Most of the increase from the recent run-up in wholesale prices won’t hit your bill until July 2023.  Hopefully, by then, the Russian invasion of Ukraine will be over and international energy prices back to normal — or potentially lower than normal if Russia floods the market to pay war reparations.  

Obviously, Australia’s governments should take steps to reduce electricity consumption now, rather than wait ten months for higher prices to do it.  

But there is something they can do almost immediately that won’t cost anything overall.  They could eliminate, or at least reduce, daily supply charges while raising per kilowatt-hour charges to keep revenue the same. 

Households with average electricity consumption will see no change in what they pay, while those with below-average consumption will pay less.  Regrettably, high consumption households will have to pay more, but everyone will have an incentive to use less grid electricity because the price per kilowatt-hour will be higher. 

While I don’t expect this to happen, it’s not as big a stretch as some people think.  The only reason we have daily supply charges is to encourage people to use more electricity.  The money collected isn’t earmarked for koala orphanages.  It all goes into the same money bucket as the per kilowatt-hour charges. 

Europe Has It Worse

Australia’s electricity price crisis is serious, but things are far worse in Europe, which must import much of its energy. 

Fortunately, Europe is filling its gas reserves and has lots of wind, nuclear, and other sources.  This means no one has to freeze to death in winter.  Except in the UK, where they’re planning to freeze poor people to death anyway:

UK electricity price increases

Posted by Craig @exhippy23 on Twitter.

This is the bill for a snack bar and shows that from the 19th of September 2022, they’ll be charged £1.20 per kilowatt-hour for electricity.  That’s $2 Australian and more than what it costs to run a generator here.  

I don’t approve of burning gas, but I do hope for the following:

  1. Russia gets the hell out of Ukraine soon, which will allow energy prices to fall.
  2. Everyone learns the lesson not to rely on coal and gas and abandons them with great haste.

But whatever happens, internationally traded gas and coal will go into decline.  Nations will not want to rely on fuels that can soar in price and crash economies when wind and solar power can provide energy at a competitive price and have zero fuel cost.

Solar Energy Saviour

Even if international energy prices remain at their current levels and governments make no further efforts — or at least no fruitful efforts — to bring electricity prices down, there are reasons to expect a further easing of wholesale prices over the next few months.  This is because Australia consumes less electricity in spring, and as the days grow longer and the sun rises higher in the sky, solar output also improves.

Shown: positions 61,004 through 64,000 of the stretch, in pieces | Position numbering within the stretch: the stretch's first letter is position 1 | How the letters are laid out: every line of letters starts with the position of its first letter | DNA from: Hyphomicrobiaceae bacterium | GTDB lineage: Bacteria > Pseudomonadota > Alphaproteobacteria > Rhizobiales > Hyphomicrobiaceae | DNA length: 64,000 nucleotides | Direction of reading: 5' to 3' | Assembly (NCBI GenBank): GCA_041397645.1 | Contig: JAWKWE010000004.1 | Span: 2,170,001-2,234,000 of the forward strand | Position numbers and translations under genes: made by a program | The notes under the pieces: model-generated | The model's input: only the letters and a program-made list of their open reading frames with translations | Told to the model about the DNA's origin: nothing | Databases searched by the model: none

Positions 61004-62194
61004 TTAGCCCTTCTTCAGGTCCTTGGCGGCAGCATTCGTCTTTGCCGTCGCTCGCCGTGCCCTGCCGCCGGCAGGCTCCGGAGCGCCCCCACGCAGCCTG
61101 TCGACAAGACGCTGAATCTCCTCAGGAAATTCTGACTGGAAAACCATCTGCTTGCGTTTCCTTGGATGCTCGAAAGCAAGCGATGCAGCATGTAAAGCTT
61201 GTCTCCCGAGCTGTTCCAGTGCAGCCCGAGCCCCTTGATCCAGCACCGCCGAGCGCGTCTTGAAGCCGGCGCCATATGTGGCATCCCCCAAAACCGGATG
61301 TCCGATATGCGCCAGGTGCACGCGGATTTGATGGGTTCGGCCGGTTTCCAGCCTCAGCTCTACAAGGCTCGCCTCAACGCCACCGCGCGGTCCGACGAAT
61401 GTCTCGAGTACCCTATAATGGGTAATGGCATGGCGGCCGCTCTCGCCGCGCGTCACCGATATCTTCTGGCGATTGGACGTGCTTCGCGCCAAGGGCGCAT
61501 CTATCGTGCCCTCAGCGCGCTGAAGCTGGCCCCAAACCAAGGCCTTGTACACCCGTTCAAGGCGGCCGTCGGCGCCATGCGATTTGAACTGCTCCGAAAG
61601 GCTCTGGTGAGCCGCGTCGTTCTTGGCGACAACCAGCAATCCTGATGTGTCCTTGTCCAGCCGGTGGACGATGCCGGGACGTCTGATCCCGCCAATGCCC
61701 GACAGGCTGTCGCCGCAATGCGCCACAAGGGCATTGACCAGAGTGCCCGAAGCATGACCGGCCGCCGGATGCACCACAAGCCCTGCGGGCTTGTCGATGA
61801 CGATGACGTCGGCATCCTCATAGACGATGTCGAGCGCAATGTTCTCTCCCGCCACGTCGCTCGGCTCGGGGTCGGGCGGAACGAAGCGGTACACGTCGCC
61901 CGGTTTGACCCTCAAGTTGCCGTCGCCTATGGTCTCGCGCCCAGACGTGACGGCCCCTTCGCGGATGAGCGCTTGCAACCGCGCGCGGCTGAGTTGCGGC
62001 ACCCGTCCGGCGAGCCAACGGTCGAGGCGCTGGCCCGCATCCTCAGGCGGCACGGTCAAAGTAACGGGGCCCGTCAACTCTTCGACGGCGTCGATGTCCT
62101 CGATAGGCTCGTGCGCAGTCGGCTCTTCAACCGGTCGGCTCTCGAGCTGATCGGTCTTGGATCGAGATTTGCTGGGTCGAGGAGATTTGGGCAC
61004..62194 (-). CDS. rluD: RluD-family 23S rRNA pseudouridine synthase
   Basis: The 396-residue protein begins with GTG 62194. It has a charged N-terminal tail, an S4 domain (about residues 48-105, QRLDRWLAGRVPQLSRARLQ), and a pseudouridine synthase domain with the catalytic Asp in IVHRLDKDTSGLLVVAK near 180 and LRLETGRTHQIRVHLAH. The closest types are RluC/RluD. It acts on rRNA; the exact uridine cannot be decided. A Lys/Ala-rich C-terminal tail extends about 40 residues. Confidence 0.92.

But there’s no need to wait for more sunshine to improve the output of existing solar power systems. 

If you don’t have solar, get some slapped on your roof.  There’s no point in waiting.  The same goes if you have solar panels but are thinking of getting more.  Having a solar power system installed won’t only directly reduce your electricity bills, it will also reduce them for others.  This is because the surplus solar energy that gets sent into the grid helps push down wholesale electricity prices to the benefit of everyone. 

So, installing solar panels now will not only provide immediate benefit for you but will help protect Australia against future episodes of extreme wholesale prices.

Prepare For The Reasonable Worst

Some people say you should prepare for the worst.  But I don’t recommend that, as I can think of some pretty awful things and would have to spend the rest of my days cowering in an underground bunker, behind boxes of tinned food. 

I do recommend preparing for the reasonable worst.  These are things that are unfortunate and have a reasonable chance of occurring.  This definitely includes a painful increase in electricity prices next July.  You can probably guess what’s number one on my list of precautions, but I do have more than one suggestion:

  1. Install solar panels.
  2. Improve your home’s thermal envelope.
  3. Consider investing in energy-saving appliances, such as a heat pump hot water system.
  4. Get off gas. 
  5. Get a home battery — but only if you’re okay with not making a financial return.

If you do follow these steps and, for some reason, it turns out we don’t have a big hike in electricity prices next year, then all you’ll have done is made the world a better place. 

About Ronald Brakels

Joining SolarQuotes in 2015, Ronald has a knack for reading those tediously long documents put out by solar manufacturers and translating their contents into something consumers might find interesting. Master of heavily researched deep-dive blog posts, his relentless consumer advocacy has ruffled more than a few manufacturer's feathers over the years. Read Ronald's full bio.

Comments